Here’s how the conference web site describes what we’ll be talking about:
Everyone agrees that education plays a critical role in eradicating poverty, but is it enough? How critical are other poverty-focused interventions to improving student outcomes? In this panel, practitioners will discuss which services have the greatest impact on poverty in their communities and what they’re doing to address the needs of low-income children and families.
News on Promise Neighborhood projects continues to come in from around the country.
From Zanesville, Ohio, a report on a coalition led by the local United Way.
From Richmond, California, a radio report on an ambitious project to improve outcomes in the city’s Iron Triangle district. Ken Lau, who is leading the group applying for a Promise Neighborhood grant, is quoted:
LAU: Whether we become a Promise Neighborhood or not, we are inspired enough at this point and see what’s working that we will continue to move. It’s like, if you all are here just because you want the Promise Neighborhood money and that’s going to be your make or break, you probably really shouldn’t be here because you need to be in here for the long haul. And you need to have something put together that will in fact improve that community.
From Chicago, a great story in Catalyst Chicago profiling five separate groups that have filed applications from that city.
Paul Tough spent five years reporting on the Harlem Children’s Zone (see “The Canada Model“) and says there’s “an R&D feel” to the federal offer. “The Harlem Children’s Zone is one particular model,” he said, “but this isn’t about cloning it in other cities. It’s about adapting it for different places.” There will be certain shared components of any successful application, not least that schools will be used as the logistical hub for any proposal. “That’s why it’s being run by the Department of Education and not Health or anyone else,” Tough said. But this endeavor is about taking all the agencies and entities that are already in place – educational, medical, nutritional, charitable, governmental, commercial, and legal – and getting them to work together – better, smarter, and more effectively.
Complicating matters, though, is this news, from the Chronicle of Philanthropy:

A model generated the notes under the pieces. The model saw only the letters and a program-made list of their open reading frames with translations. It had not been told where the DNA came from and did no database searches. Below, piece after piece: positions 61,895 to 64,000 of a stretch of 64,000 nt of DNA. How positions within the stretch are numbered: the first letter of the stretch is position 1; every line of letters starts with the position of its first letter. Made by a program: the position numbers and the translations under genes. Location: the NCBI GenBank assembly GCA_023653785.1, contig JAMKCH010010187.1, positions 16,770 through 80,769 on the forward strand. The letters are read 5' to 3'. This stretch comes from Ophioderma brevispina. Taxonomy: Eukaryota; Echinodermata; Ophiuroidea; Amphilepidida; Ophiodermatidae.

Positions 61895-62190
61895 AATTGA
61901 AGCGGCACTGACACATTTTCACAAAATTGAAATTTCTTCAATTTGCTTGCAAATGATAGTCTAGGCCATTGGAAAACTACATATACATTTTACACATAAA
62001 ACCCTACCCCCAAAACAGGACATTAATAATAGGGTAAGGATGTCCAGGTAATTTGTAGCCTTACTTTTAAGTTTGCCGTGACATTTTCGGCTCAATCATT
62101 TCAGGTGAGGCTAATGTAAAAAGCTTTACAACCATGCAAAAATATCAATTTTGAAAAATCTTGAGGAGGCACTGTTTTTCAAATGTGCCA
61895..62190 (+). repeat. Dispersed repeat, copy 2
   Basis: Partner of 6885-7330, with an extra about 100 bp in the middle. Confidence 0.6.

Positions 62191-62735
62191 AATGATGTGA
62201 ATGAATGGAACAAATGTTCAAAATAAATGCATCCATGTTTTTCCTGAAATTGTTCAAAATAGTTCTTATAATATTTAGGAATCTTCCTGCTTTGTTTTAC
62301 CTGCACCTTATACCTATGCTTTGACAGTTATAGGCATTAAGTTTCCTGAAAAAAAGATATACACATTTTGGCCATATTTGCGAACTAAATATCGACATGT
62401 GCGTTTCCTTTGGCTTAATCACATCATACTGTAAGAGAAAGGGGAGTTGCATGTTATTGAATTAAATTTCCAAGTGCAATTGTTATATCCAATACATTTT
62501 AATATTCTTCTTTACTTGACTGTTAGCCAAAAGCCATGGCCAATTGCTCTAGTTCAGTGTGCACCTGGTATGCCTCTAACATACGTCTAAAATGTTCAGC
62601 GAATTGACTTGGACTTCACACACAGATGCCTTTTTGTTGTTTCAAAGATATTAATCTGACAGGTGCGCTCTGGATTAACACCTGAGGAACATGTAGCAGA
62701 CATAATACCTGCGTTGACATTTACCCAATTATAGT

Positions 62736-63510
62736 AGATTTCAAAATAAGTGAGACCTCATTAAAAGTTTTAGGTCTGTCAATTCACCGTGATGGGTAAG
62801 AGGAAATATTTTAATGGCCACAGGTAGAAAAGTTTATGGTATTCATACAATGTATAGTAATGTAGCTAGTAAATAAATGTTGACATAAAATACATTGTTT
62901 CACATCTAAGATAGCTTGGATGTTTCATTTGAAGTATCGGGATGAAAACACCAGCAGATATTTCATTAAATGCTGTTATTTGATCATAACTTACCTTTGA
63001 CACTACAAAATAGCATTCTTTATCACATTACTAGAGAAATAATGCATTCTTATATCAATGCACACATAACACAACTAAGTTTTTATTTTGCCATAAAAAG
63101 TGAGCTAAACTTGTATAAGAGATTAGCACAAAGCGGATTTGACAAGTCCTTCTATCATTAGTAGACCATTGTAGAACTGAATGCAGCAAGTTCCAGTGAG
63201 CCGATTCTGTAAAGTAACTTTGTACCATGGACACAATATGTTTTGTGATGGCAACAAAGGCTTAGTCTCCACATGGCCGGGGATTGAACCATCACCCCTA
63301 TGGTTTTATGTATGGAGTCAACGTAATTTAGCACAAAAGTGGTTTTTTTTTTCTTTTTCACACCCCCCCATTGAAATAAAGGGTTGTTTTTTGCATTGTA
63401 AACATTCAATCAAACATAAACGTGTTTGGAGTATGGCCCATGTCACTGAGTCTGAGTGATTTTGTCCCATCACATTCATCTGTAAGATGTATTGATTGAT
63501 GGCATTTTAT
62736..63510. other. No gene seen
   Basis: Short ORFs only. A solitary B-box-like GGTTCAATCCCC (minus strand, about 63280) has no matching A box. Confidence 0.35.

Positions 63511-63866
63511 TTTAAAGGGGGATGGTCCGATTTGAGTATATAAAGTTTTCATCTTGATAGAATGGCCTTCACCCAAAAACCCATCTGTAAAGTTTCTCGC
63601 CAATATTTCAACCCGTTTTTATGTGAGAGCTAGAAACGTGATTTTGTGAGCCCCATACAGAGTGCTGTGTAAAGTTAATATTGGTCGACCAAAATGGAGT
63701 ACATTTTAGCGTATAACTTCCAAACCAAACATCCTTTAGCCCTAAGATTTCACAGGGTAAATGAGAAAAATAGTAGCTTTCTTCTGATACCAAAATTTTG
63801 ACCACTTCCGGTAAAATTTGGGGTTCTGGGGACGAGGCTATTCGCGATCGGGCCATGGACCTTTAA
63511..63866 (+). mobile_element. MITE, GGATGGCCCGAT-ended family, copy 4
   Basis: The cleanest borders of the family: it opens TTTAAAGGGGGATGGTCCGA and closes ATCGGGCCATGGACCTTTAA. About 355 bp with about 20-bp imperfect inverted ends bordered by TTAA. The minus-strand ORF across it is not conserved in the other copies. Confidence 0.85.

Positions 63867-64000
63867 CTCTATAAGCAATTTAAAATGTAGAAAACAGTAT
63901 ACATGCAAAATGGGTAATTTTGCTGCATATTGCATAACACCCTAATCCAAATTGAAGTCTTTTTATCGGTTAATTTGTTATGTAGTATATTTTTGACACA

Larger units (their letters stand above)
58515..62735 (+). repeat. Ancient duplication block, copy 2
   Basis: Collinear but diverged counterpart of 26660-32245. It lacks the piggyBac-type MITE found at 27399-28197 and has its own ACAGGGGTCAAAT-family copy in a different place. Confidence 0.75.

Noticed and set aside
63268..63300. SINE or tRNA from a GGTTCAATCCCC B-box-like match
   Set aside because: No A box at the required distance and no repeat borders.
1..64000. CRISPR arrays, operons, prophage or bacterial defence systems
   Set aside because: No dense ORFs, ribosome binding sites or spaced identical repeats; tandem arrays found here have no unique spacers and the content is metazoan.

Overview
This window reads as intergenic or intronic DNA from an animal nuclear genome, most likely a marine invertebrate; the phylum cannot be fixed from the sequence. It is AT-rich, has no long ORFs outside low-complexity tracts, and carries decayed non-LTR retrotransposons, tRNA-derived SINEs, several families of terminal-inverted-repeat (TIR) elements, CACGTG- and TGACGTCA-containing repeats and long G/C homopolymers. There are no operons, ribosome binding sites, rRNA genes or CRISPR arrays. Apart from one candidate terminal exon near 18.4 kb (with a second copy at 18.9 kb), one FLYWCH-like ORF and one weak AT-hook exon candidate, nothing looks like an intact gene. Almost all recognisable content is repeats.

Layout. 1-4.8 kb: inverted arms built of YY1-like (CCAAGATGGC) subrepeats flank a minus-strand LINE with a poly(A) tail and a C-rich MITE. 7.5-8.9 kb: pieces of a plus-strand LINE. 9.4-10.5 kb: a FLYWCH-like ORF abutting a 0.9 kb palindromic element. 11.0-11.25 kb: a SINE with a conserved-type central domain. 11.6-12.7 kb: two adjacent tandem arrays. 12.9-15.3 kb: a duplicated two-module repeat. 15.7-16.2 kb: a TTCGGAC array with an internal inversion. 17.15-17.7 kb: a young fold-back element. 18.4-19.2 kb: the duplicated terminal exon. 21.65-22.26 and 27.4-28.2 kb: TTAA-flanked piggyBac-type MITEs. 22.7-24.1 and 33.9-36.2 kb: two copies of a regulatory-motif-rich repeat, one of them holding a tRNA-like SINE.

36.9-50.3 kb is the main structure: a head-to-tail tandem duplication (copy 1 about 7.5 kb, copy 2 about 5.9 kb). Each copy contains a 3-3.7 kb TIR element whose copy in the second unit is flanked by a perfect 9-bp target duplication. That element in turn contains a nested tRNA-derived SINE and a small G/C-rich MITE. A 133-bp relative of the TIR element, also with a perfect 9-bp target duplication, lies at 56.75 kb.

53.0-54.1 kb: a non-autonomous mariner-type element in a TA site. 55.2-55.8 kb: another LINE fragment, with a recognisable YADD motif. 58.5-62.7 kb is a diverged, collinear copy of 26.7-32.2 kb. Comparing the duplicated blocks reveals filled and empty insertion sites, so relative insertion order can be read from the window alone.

Chances appear dim that President Obama will get anywhere near the full amount of money he requested in next year’s budget for Promise Neighborhoods — the program to help nonprofit groups set up antipoverty projects modeled on the Harlem Children’s Zone.
The administration requested $210-million for the effort in 2011. But the Senate Appropriations Committee last week proposed spending only $20-million, while a House Appropriations subcommittee voted earlier to allocate $60-million.
On May 20, I’ll be the guest speaker at the annual benefit dinner of SGA Youth & Family Services, a non-profit in Chicago. Details here.
From the Chicago Defender, news of an ambitious effort to bring Promise Neighborhood funding to the city’s Woodlawn neighborhood. The Woodlawn Children’s Promise Zone is a collaboration between Bishop Arthur Brazier [above] and Prof. Charles Payne and others at the University of Chicago. As the paper reports:
More than one year ago, the pastor emeritus of Apostolic Church of God, Bishop Arthur Brazier began working with schools in his area and quickly became concerned with how little the community was doing to improve the academic standards in the schools.
He learned about the Harlem Children’s Zone and paid a visit to the organization that focuses on the three academic levels of a child’s life — Baby College, Promise Academy and College Success Office – within a 96-square block area in Harlem, N.Y.
Brazier then drew from HCZ’s model and convened a coalition of community leaders, educators and parents to develop a plan to improve Woodlawn’s 10,000 children’s lives from birth through college years and beyond. The Woodlawn Children’s Promise Zone was born, he said.